Treatments for Appendicitis in Children

Treatments for Appendicitis in Children

Appendicitis is common and can affect anyone of any age. Teenagers and young adults are the most commonly affected. It is slightly more common in men than in women. It is much more common in western countries. This is thought to be partly due to the western diet which is often low in fibre.

Appendicitis in children is actually a common disease. In United States, approximately 80,000 children suffer from appendicitis per year.

How Is Appendicitis Diagnosed in Children?

It can be difficult to tell whether a child suffers from appendicitis, especially on children under 3 years old. There are indeed some possible symptoms of the disease including vomiting, diarrhea (usually lasts for few days), fever, loss of appetite, and pain during urination. Pain in the right side of the belly is as well a sign of appendicitis.

Treatments for Appendicitis in Children
Abdominal pain is usually the first sign of appendicitis in children; this pain lasts for few hours. Normally, the appendix is located in the lower right belly area. However, there is always a possibility that the appendix is located elsewhere in the abdominal area. At times, the pain also affects other muscles or parts of the body.

The abdominal pain is commonly followed by vomiting; in case of appendicitis, the abdominal pain always comes before the vomiting. Fever may occur, but only less than 39 degrees Celsius. If any of those symptoms occur, it is recommended that you take your child to a physician, so thorough examination can be performed.

Treatments for Appendicitis in Children

The best treatment for appendicitis in children is similar to that in adults, which is surgery. Removing the infected appendix is still considered the best method to get rid of the problem.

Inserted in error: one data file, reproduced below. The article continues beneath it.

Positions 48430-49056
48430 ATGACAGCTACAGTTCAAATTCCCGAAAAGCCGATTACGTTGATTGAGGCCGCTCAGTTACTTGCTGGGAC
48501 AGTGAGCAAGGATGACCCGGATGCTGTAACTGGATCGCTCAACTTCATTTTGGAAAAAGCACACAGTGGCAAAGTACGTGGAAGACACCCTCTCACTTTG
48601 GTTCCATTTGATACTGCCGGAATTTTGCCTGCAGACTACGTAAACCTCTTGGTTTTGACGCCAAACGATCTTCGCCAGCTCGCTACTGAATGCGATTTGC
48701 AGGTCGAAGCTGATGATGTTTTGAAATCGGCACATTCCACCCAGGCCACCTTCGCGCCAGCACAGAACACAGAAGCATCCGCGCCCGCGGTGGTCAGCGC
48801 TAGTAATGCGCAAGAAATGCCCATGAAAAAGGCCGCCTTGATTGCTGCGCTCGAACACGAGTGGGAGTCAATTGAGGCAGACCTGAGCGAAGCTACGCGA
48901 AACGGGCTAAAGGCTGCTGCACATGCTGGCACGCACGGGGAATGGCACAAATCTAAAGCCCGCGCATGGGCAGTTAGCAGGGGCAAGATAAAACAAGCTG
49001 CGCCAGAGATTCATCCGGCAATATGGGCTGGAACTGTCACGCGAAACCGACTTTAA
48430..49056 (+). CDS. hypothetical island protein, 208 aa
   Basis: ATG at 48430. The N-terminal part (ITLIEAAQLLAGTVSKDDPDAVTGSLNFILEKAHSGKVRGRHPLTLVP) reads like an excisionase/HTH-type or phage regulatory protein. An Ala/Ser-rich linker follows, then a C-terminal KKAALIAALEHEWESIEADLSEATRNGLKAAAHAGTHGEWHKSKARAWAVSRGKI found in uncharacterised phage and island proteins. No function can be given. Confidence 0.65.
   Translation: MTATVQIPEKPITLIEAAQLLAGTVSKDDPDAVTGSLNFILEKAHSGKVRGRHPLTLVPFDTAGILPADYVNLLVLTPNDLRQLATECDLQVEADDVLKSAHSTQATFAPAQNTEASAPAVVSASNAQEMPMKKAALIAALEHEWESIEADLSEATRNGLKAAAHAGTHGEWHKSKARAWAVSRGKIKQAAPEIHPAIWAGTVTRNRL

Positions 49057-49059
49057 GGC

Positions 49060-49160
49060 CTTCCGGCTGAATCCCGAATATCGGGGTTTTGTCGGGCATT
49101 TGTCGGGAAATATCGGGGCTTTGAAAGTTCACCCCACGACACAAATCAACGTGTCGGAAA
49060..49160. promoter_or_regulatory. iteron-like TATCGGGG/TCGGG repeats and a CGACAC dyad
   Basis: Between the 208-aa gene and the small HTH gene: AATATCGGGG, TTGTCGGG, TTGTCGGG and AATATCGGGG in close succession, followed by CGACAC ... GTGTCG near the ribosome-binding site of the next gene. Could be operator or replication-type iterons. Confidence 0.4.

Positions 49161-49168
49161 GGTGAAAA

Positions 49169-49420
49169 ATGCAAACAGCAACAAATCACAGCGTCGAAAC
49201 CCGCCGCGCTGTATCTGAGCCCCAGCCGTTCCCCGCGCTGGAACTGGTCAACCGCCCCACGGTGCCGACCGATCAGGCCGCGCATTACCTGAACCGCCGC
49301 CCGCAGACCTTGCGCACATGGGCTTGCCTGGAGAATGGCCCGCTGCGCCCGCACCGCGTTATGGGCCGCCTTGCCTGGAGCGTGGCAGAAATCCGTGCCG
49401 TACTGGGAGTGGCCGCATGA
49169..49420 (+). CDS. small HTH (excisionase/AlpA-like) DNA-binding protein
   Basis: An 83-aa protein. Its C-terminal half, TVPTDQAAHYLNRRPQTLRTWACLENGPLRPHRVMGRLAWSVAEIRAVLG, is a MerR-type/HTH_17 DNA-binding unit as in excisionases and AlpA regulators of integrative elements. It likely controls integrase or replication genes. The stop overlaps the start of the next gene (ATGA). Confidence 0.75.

Minimally invasive or laparoscopic appendectomy is usually performed only when open-surgical procedures are not possible or the diagnosis is unclear. Laparoscopic surgery for appendicitis involves some small tubes (trochars) that are inserted into the body through small incisions. However, if surgeons decide that laparoscopic is not the best method to get rid of the disease, they will immediately convert this minimally invasive surgery into open-surgical procedures.
Treatments for Appendicitis in Children
During the surgery, a pediatric anesthesiologist will give anesthesia to your child to avoid any pain from the incisions and other surgical procedures. Some small incisions are probably necessary to open access to the infected appendix. The overall surgical procedures may only need an hour or less depending on the severity of the disease.

Post Surgery

Your child will need to stay in hospital for 1 to 2 days after the surgery for mild to moderate appendicitis. In case of severe conditions, 5 days to a week of hospital stay is probably necessary. In the hospital, post-surgical treatments are provided such as antibiotics and pain medications. The dietary will change dramatically, but your child may return to regular diet gradually.

After leaving the hospital, your child will still need time to get back to normal school or exercising activities. Usually, outpatient visit will also be scheduled a week after the surgery. The wounds and recovery condition will be examined during the visit.